feat. Patricia Fortier
Thank you very much for inviting me here today. I understand that you have been listening to difficult testimony during the last hour.
This Committee’s work is important. This is a subject on which I am passionate.
I have had 10 postings abroad and in all of them consular issues were challenging, including post-9/11 in Washington D.C. grappling with the cases of Mr.Arar and Mr.Khadr, then as Ambassador to the Dominican Republic, Peru and Bolivia. I was also Director General Consular Operations in 2009-11 dealing with the Haiti and Japan earthquakes, and the Arab spring. Finally, I was acting as Assistant Deputy Minister for Consular, Security and Legal in 2015-16 which saw the proliferation of terrorist attacks, civil war in South Sudan and the attempted coup in Turkey. I have been involved in many high profile complex cases, some of which have been resolved, while others unfortunately linger.
I have deep admiration for the extraordinary people who do this work. I wrote a short article for The Hill Times which described consular officers as negotiators, confessors, daredevils, and family stand-ins. I think you would identify with the profile I drew in that article - because as legislators, you are also drafted into consular work. At least one of you, I know, has even done consular work in Foreign Affairs. We are all passionate about this but we wonder, how can we make it better?
I have read what other witnesses have said and I will give my take – quickly – and then make some suggestions.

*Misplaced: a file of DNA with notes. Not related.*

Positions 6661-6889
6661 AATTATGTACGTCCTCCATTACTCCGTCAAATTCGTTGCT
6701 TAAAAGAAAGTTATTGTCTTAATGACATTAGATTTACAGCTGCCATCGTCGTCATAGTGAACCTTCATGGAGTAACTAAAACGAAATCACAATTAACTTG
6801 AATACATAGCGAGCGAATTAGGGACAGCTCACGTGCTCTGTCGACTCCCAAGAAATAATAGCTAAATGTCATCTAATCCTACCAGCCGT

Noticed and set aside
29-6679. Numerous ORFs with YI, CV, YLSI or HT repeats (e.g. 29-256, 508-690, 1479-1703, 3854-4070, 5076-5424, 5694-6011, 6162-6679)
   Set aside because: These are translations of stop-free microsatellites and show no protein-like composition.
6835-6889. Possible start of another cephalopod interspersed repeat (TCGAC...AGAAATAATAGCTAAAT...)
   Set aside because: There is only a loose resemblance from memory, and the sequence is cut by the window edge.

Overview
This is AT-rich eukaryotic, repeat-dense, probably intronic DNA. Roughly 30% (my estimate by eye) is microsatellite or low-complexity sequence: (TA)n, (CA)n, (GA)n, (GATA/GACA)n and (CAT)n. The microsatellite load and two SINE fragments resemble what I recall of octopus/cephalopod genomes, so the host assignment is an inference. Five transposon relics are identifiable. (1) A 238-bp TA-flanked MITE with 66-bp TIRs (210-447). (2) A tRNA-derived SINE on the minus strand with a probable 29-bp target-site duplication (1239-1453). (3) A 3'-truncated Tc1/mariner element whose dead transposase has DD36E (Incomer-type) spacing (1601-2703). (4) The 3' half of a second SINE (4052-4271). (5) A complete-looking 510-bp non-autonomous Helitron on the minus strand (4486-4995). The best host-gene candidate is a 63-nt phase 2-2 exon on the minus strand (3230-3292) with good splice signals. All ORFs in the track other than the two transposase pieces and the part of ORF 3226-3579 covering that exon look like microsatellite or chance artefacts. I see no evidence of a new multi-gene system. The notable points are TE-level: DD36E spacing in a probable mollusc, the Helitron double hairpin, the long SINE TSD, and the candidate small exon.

Legislation – Consular situations are as different as the people in them. Canadian consular workers compare their service with others. Canada is consistently among the best, even compared to those who have legislation – for example the USA and Germany. In Canada, legislation and regulation go hand in hand. There is the potential to turn creative consular officers into form-filling bureaucrats. For example, under legislation some of the time now devoted to case management and support could be diverted to preparing, appearing and evaluating sessions with a new administrative law tribunal which would be created.
And as we have seen, the Charter works. Canadians - including consular officers and politicians- have learned the lessons of post 9/11.
Also, legislation suggests service standards. While being interviewed across Canada on CBC radio in the midst of the Caribbean and Florida hurricanes, I was surprised by the idea that Canadian citizens had the right to be evacuated on a government plane, immediately.
The Canadian government should and does work with a network of international and private sector partners to do whatever is most efficient, effective and safe. In that particular case, most Canadians flew back on the airlines that had flown them down. This made sense. The airlines knew where they were, knew what the security conditions were, and had a responsibility to do so – all the while working closely with Global Affairs, particularly the Emergency Watch and Response Centre and the Standing Rapid Deployment Team - who facilitated movement when citizens’ documents had ‘gone with the wind’.